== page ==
Meet Scott A. Sant'Angelo and Alessandro Casagrande of BACCALÀ
Scott A. Sant'Angelo is the founder of Los Angeles-based art magazine Arkitip (@arkitip) and more recently, the Founder & Creative Director of BACCALÀ (@rivistabaccala), an independently published fashion, art and photography magazine.
Alessandro Casagrande (@alecasagrande), BACCALÀ's Founder & Editor in Chief, is an Italian artist currently based in Milan. Alessandro works on personal and commissioned projects worldwide.
Interviewer Alexi Ueltzen (@alexi) is Ello’s Social Media & Email Manager.
Tell us a little bit about how the two of you came up with the idea to publish a magazine?
AC: The magazine came by chance. We are two creative friends that decided to partner for the creation of a new publication. At first, we brainstormed different ideas, editorial content with the goal to come up with a something innovative and interesting.
SAS: We took time to research paper stock, inks, sizes, formats and knowing that we worked very well together in the past we knew that something special would come from it.
You’re working on the magazine with Milan-based fashion photographer Alessandro Casagrande… have you collaborated previously?
SAS: Yes, Alessandro and I met in 2015 when we worked on the Arkitip x Polanski edition. Alessandro was the photographer on the project and we just got along very well. We ended up becoming close friends and I really like the way Alessandro works, he’s organized and sees things much in the same way that I do. It's not like work for us, we understand each other and can solve problems and be creative very seamlessly.
The word “BACCALÀ” has a great backstory. Can you tell our readers a little bit about the meaning behind the name?
SAS: Well, originally we just liked saying the word. It really was one of those things where you say, “you just want an excuse to say BACCALÀ.” We realized all the potential pitfalls of the word but we just decided we would brand it and make it mean the things we like about the word. BACCALÀ is the word for salt cod but also stockfish and we liked that it could be a fancy appetizer or basic peasant food. The high/low-brow of it was very appealing because that is very much like us.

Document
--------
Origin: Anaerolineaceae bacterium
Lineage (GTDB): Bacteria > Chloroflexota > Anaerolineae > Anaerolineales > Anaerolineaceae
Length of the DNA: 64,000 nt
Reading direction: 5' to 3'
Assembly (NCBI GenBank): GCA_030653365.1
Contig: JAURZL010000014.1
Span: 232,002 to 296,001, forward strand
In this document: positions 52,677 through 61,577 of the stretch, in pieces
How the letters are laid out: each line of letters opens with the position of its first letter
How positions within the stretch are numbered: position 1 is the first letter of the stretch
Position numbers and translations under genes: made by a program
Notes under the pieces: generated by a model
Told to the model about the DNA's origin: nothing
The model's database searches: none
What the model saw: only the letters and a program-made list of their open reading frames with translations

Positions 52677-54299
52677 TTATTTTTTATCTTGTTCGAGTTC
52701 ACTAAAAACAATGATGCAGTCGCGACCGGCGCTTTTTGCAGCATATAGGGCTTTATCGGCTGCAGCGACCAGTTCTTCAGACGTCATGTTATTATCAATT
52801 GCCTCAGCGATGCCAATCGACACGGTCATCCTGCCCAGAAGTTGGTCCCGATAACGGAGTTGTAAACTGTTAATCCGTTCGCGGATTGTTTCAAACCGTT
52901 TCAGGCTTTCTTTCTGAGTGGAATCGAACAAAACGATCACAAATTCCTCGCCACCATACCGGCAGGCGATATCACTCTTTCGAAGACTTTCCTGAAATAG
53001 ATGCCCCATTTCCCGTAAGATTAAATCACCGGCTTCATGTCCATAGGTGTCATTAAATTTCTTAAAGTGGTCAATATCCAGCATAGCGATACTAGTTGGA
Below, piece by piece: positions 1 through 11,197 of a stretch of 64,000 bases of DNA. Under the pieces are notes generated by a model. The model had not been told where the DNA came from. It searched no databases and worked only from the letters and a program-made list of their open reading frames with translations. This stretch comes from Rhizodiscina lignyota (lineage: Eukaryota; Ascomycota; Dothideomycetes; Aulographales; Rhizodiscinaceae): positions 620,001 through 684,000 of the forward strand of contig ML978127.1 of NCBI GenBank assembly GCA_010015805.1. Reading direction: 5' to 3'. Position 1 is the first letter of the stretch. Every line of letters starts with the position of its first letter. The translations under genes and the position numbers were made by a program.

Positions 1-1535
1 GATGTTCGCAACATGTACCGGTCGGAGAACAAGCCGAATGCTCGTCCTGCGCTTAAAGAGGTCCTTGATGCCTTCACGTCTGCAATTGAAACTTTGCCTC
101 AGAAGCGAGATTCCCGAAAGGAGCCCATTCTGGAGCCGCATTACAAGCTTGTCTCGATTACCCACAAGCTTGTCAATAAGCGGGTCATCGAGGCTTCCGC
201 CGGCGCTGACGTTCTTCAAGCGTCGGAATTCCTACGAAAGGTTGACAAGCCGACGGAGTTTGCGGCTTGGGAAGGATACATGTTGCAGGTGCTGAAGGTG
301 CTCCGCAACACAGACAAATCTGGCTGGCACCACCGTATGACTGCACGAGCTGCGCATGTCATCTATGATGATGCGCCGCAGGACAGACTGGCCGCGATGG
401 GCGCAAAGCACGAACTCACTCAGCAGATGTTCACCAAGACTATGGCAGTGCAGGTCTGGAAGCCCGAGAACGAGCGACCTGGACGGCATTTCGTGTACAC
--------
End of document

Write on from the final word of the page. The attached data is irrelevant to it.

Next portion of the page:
What messages or ideas are you trying to promote with BACCALÀ?
AC: We want to promote art in many forms. BACCALÀ is not a typical fashion magazine. We wanted to create something more interesting, full of content and not just from a fashion point of view. The idea is to merge many aspects of the art world. For this issue, besides fashion, we put together photography, painting, music a BACCALÀ recipe and much more. We like to give to the reader a magazine that you want to read and enjoy from the first to the last page.
Have you discovered any especially talented new artists during the creation of the magazine?
AC: Thanks to the contest we did with Ello, we selected two emerging artists to be featured in our premier issue. Ana Hell, Nathanalie Dreier and Andrew Stys. I think this was a great opportunity for discovering new upcoming talents via the Ello platform. The rest of the magazine is a mix of talented contributors, each of them giving their unique touch.
For the uninitiated, what is one of the greatest challenges when it comes to creating a magazine?
SAS: Distribution is tough and printing is expensive. We already have our network of dealers worldwide that we have developed over the years at Arkitip, but of course, retail is hurting badly. Ideally, we sell direct to consumers and we don’t have to do much newsstand sales. What publishers are always surprised to find out is that newsstand runs mostly at a loss. We are advertising driven so we look at single-copy sales as a necessary part of doing business, not a money maker.
AC: Build the perfect group of passionate people with whom to work. What we have done in such a short amount of time could not have been possible without everyone involved. Is very important to work with people that share your passion.
More and more magazines are moving to a digital-only model...why do you think creating a physical magazine is still valuable?
AC: The digital magazine is something that came up in this new era of social media and internet where everything is changing so fast. Trends are passing one after another and nothing seems sacred. We both feel the digital platform does not give you the time to stop and reflect on what you are viewing so we forget very quickly what we see. For example, photography now is of mostly taken with your mobile phone and digital cameras with no real idea or concept of what is required to take a photograph. Composition, light, texture, depth, etc.
SAS: The beauty of the printed magazine is that you have something tactile in your hands, you can smell the ink, feel the paper, look the actual grain of a printed image. This is just too charming to loose.
What does this project look like going forward?
SAS: We are eager to work with the best and brightest and continue on this new journey. We are not really re-thinking the concept of a fashion or art magazine but we do know that the talent we will work with and the stories we will assign will be compelling and different than what is currently being published.